You are allowed up to 20 photos and two short videos in each story. It reminds me a bit of the digital scrapbooking software that was popular a few years ago, but really stripped down to the essentials.
- Effortless Storytelling: The Story App automatically finds the moments in the Photo Library on your iPhone or iPod touch, based on when and where your photos and videos were captured.
- Creative Freedom: Users can simply select a moment to share immediately, or personalize it with their own captions, pages of text, themes and layouts.
- Quick, Selective Sharing: With just a couple of taps, stories can be shared via e-mail or Facebook. They are visible in any browser to invited friends and family on Story.us. Stories can also be embedded on your website or blog.
- Preservation: All stories created are saved in the app and backed up by iCloud for future viewing and editing.
Alas Story by Disney is only available for iOS devices (iPhone or iPad) at the moment. I hope Disney Interactive realizes its ignoring more than 54% of the mobile phone market (myself included) by not having an Android version too.
I’ve embedded a sample Story to explore below the jump:
There were reports today that Disneyland has begun taking photos of guests entering the theme park and associating those images…
If you’re reading this blog, you probably know about the Osborne Family Spectacle of Lights at Disney’s Hollywood Studios, but…
As part of a blogger/press event for Disney’s next animated feature I was invited to tour the Disney Animation Building (the one with the hat) and learn about the making of Wreck-It Ralph. And then we made a mess.
This post is a quick overview of our day and a hint of posts to come. It’s like the Jacob Marley of Wreck-It Ralph posts.
First, the mess that I mentioned. One of the video games that plays a prominent role in Wreck-It Ralph is called Sugar Rush, in which cute, little racers with cute, little names make their own cute, little race carts and, you can probably see where this is going, race them. We were invited to create our own, and when they put us in front of a long table full of goodies it was every sweet tooth for itself. Please note, no cute, little racers were hurt in the process.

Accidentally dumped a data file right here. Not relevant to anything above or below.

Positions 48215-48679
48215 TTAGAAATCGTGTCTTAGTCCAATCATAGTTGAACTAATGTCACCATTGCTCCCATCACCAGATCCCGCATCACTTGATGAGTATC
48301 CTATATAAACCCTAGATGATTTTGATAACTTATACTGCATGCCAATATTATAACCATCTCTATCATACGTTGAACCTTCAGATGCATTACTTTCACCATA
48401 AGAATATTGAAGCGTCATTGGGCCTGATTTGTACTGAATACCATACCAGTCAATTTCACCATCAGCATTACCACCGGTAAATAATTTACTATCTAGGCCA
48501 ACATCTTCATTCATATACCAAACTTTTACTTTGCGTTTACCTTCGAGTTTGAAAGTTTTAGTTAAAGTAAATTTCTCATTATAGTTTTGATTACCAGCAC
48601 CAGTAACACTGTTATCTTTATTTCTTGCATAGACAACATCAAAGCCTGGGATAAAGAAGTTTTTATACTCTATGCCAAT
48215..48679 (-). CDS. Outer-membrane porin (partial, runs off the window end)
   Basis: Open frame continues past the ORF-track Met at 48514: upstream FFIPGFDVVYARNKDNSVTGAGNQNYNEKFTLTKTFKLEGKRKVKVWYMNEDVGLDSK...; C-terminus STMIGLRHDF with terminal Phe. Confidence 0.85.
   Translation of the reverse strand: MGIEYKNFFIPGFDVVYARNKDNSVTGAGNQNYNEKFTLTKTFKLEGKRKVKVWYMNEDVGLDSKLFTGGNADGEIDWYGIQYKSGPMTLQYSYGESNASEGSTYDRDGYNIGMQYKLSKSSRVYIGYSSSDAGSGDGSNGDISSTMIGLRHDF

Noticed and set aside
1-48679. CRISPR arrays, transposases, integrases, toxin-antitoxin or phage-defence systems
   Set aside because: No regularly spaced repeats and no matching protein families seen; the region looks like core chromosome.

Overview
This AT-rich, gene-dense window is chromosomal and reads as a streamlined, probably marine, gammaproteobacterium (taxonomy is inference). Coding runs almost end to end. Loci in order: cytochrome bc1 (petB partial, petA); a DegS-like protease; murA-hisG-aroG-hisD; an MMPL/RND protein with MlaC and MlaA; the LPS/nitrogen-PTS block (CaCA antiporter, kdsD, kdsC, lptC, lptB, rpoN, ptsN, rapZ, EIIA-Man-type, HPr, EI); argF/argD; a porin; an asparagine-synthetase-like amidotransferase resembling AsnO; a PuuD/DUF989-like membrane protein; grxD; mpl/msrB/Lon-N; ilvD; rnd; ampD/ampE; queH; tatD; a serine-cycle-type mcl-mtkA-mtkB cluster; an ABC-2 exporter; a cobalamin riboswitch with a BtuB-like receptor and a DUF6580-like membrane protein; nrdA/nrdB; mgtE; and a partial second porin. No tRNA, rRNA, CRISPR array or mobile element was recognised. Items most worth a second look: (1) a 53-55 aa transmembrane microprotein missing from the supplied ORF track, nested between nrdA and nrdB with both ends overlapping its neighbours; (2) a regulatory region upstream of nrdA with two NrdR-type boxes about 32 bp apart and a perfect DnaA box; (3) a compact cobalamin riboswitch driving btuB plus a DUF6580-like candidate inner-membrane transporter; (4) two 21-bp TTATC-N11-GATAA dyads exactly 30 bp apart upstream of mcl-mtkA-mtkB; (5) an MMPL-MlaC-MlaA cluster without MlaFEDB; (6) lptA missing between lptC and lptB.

My friend Jim won the contest (and took the picture):
I wore new shoes down the white carpet layered like so much cotton upon Hollywood Boulevard because I refused to be the one responsible for soiling Tim Burton’s night. Everybody knows that new shoes don’t scuff. Look it up. Besides, there were plenty of dogs sniffing around (mostly alive from what I could tell), and I figured one of them would take the honors. It never happened. Not a single stain. That, my friends, is Disney magic.
It was the premiere of Tim Burton’s latest Disney feature, Frankenweenie, held at Disney’s El Capitan Theatre, and the night was spotless (although I did get some cupcake leavings on my freshly pressed pantsuit).
The premiere was a black and white affair, followed by a private party that was partially in color. Both were filled with the stars from the film, including Tim Burton: